|American Bird Conservancy v. Harvey||232 F. Supp. 3d 292 (E.D.N.Y. 2017)||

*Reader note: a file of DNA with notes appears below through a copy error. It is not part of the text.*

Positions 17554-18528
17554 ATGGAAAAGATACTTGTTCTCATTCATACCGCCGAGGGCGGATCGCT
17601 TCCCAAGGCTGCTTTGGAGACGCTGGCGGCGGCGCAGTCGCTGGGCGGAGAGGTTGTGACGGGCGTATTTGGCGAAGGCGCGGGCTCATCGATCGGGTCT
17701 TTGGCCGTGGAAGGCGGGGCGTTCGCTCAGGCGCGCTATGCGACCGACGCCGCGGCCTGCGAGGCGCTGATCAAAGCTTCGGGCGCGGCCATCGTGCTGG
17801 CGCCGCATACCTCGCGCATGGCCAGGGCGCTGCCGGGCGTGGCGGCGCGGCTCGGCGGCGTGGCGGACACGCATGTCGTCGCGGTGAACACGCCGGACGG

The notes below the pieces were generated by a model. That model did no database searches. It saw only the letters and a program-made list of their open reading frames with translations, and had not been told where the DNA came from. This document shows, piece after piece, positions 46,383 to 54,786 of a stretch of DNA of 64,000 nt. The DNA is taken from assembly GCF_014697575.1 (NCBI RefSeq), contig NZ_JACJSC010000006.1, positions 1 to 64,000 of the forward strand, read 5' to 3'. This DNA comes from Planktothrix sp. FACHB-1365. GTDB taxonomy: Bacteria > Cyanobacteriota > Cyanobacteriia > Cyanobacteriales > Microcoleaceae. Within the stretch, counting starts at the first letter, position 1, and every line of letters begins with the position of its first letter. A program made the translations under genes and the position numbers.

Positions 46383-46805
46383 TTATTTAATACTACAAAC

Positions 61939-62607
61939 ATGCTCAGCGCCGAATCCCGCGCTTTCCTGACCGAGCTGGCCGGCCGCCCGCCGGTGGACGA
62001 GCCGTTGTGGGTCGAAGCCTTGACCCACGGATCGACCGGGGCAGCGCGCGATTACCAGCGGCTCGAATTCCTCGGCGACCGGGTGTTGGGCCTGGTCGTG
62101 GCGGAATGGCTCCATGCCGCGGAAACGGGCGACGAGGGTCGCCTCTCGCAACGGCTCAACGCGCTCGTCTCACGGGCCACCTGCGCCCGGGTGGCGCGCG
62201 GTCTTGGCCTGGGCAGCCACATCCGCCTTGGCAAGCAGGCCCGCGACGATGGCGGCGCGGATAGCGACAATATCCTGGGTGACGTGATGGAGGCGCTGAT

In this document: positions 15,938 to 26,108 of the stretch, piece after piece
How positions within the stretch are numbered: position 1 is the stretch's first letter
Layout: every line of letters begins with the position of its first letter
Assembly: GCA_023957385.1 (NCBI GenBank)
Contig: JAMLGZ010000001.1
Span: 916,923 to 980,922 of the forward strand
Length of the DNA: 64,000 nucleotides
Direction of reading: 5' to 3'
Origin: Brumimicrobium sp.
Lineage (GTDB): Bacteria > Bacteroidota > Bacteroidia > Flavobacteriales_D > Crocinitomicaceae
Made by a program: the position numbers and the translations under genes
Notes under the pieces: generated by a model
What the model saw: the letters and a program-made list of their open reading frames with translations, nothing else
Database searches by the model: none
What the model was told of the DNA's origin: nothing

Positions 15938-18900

Plaintiff, American Bird Conservancy, is a non-profit organization that was dedicated to the conservation of the Piping Plover (a threatened species) in this case. The individual Plaintiffs, David A. Krauss and Susan Scioli were also members of the organization, who observed Piping Plovers at Jones Beach, in New York State for many years. The Plaintiffs brought an action against Defendant Rose Harvey, the Commissioner of the New York State “Parks Office”. The Plaintiffs asserted that the Commissioner failed to act while members of the public routinely fed, built shelters, and cared for the feral cats on Jones Beach. As the cat colonies flourished, the Piping Plover population decreased due to attacks by the cats. The Plaintiffs contended that by failing to take measures to decrease the feral cat population, the Commissioner was allowing the cats to prey on the Piping Plover, in violation of the federal Endangered Species Act (ESA). The Commissioner moved to dismiss the complaint. The District Court, held that: (1) the affidavit and documentary evidence provided by the Alley Cat Allies (ACA) organization was outside the scope of permissible supporting materials for the motion to dismiss. (2)The Plaintiffs had standing to bring action alleging violation of the Endangered Species Act. The Commissioners motion to dismiss was denied.